How To Give Zakat
Zakat may be assessed and returned in two ways:
- Make a record of all money earned, either daily or monthly, which has reached the nisaab and remains in the treasury. The Zakat of that money would be due one year later on the same day the money was earned and reached nisaab. This means every month's income must be set aside and assessed for Zakat and so will be the case for the rest of the months.
- The best way is to set a day or a month, preferably Ramadan, for your annual Zakat return calendar, say Ramadan 1st. One year later on the same day of Ramadan, your Zakat is due and payable. Whatever is in the savings is due for Zakat, regardless of whether all the amount in the savings reaches a year or not. This method is the best because it is easy to assess, meets one's obligation and relieve one's conscience.
The Recipient Of Zakat
Knowing who qualifies as recipient of Zakat is an important aspect of Zakat collection in Islam. Fortunately, Allah (SWT) has been merciful to us in that He Himself spelled out the people eligible to receive Zakat. In Surah Tawbah He stated:
"Alms are for the poor and the needy; and those employed to administer (the funds); for those whose hearts have been (recently) reconciled (to truth); for those in bondage and in debt; in the cause of Allah; and for the wayfarer: (thus is it) ordained by Allah, and Allah is full of knowledge and wisdom." (Surah 9: Verse 60 )
In this verse Allah enumerated the people who deserve this divine welfare, and they are as follows:
- The poor and the needy: These are individuals, and those under their care, to live on. By the poor and needy is meant the people whose income or salaries, or whatever material goods they have, fall short of the cost of living in a given environment and economy.
- Those who administer the Zakat department: Assigning people for collecting, bookkeeping, making lists of people eligible for Zakat, and a financial calendar.
- The new converts to Islam: Whose hearts we want to harmonize into the fold of Islam, either because their faith is weak or we are afraid of their being harmed, should be given Zakat to strengthen their Iman or until we no longer fear their harm.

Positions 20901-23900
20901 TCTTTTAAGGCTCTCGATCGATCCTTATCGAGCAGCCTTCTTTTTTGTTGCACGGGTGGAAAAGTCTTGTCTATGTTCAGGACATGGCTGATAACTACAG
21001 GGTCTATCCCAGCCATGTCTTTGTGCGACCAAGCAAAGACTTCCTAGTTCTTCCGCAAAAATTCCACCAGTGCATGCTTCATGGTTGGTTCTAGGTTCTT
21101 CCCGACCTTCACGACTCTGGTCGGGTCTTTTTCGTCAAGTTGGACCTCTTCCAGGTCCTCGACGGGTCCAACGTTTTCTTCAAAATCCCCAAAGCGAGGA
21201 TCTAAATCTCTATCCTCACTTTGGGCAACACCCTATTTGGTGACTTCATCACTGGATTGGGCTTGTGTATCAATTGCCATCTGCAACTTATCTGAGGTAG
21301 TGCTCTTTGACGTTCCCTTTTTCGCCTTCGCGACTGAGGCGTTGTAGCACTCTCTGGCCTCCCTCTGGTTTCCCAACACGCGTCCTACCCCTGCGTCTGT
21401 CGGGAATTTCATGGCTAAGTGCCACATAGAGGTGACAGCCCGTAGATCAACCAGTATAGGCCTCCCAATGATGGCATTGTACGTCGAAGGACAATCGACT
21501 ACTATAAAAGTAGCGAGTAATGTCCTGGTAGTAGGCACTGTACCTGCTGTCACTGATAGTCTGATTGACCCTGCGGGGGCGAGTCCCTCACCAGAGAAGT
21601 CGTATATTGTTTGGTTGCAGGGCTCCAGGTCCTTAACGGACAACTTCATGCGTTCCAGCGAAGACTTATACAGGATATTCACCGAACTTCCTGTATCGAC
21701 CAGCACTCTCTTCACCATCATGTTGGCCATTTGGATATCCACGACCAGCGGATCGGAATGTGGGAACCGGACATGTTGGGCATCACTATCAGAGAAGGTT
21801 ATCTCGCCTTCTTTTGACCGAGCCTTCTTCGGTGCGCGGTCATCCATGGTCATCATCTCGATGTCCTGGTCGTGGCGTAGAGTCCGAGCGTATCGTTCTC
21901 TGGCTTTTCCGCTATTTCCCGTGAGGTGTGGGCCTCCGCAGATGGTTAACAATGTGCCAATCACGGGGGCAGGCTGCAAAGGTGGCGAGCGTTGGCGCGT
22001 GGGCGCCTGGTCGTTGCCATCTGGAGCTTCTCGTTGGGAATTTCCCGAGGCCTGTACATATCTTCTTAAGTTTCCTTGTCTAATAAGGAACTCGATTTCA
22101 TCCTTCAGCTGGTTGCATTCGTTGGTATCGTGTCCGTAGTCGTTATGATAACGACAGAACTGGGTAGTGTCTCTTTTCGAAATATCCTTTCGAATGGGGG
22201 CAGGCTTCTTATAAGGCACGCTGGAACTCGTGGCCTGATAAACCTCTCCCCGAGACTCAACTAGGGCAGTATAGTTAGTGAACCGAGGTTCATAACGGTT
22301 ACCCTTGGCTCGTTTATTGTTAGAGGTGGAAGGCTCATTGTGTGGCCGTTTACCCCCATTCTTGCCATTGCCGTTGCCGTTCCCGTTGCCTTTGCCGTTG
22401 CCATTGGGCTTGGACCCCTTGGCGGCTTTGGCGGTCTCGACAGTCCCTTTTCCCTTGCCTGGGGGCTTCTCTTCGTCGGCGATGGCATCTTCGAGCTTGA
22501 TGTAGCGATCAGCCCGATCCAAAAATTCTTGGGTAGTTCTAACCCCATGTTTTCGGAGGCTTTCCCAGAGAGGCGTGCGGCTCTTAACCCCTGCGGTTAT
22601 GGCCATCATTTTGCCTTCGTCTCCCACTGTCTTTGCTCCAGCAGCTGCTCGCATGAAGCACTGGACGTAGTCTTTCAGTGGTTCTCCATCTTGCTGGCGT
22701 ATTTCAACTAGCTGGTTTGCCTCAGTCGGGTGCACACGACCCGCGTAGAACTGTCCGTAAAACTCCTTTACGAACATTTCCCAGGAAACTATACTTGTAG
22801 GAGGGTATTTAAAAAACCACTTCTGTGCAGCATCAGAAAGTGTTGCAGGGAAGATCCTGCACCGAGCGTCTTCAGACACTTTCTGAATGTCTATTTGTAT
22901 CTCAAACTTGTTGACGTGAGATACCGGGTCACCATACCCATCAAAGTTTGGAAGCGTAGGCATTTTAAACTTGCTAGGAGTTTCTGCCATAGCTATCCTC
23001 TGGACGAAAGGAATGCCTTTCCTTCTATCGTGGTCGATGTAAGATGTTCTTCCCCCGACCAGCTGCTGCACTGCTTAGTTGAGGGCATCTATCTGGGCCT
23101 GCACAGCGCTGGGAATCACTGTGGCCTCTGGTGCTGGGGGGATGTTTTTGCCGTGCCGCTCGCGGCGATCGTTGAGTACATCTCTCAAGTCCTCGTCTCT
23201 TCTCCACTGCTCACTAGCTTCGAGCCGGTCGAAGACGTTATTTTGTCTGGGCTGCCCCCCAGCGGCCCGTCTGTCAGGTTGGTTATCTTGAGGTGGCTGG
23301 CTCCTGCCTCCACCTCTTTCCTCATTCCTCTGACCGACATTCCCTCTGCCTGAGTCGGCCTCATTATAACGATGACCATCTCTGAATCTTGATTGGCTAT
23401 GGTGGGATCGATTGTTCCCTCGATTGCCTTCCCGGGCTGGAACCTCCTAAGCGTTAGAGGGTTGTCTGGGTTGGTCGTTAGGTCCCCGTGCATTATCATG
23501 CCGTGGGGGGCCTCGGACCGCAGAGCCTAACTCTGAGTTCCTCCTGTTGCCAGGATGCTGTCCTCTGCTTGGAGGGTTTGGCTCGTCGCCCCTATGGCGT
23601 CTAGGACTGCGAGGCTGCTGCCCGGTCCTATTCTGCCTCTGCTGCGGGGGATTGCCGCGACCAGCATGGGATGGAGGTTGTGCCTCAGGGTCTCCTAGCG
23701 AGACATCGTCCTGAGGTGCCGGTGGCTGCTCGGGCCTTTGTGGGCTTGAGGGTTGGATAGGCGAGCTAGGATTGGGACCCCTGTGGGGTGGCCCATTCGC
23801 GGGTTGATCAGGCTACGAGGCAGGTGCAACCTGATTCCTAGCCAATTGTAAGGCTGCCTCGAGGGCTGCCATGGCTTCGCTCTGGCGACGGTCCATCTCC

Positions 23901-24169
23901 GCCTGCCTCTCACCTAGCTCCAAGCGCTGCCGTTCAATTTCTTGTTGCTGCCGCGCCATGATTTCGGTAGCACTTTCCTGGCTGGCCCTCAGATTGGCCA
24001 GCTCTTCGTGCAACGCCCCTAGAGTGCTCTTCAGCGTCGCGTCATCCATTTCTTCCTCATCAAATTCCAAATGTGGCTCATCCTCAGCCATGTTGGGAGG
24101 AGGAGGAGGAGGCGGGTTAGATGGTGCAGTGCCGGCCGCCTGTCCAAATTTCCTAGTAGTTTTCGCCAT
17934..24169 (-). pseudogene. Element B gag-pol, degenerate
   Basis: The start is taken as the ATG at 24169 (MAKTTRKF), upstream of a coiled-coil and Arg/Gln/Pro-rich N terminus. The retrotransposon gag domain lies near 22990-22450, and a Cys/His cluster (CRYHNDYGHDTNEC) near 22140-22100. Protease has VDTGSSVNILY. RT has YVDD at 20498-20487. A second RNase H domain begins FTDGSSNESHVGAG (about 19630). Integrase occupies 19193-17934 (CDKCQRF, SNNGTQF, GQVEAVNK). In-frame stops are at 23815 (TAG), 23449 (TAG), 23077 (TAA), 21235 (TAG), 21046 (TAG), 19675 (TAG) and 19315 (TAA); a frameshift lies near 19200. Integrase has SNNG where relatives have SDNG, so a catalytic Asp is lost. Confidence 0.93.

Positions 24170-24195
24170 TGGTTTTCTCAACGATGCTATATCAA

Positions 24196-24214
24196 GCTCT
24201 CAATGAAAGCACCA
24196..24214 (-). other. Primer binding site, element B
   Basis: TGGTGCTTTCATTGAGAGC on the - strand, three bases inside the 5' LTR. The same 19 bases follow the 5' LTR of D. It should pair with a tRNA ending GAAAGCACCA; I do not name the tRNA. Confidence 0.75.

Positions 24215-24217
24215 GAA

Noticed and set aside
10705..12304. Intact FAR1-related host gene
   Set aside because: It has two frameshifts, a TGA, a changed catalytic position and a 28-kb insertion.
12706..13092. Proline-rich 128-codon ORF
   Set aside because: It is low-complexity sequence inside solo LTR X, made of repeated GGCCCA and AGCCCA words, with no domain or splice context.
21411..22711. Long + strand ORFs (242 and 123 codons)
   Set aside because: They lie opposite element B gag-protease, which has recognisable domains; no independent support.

- The bonds person who has contracted with his master to buy himself out of bondage deserve Zakat and should be given enough to pay off their debt to the master and be freed themselves; similarly, Muslim prisoners of war if their freedom is tied to monetary payment, deserve Zakat sufficient enough to secure their release.
- The people in debt
- Zakat can be given in the path of Allah.
- The wayfarer. This is the traveller who in a strange land runs out of money.
It is, however, permissible to give Zakat to a wife or family member, provided it is not part of their daily living expense money, but is needed to pay off a debt for one's wife if she can not pay it. So is the case for one's parents if they can not pay their debt.
Zakat money may be given to members of the family for their expenses if one is not obligated to take care of them financially. The wife can pay off a debt of her husband with Zakat money, because he may be among the eight eligible recipients and she is not obligated to spend on him as he is on her.
The eligible recipients of Zakat can be denied their right to Zakat without proof from Al-Qur`an or Sunnah. In a hadith reported by Ibn Masud, his wife Zaynab heard the Messenger of Allah order women to give Zakat, so she asked the Messenger (saws):
"O Messenger of Allah, you commanded us to give Zakat, and I have jewellery that I wanted to assess for Zakat, but my husband Abdullah bin Masud claimed that his son deserves it more than anyone." The Messenger replied: Your husband Ibn Masud is right. Your son deserves your charity more than anyone."
In another hadith reported by Salman bin Aamir, he said the Messenger of Allah said:
"Charity to the poor is only charity, but charity to the rest of kind is charity and maintenance of relations (sillah)." (Nisaee)
Article Contributed by: itsIslam Staff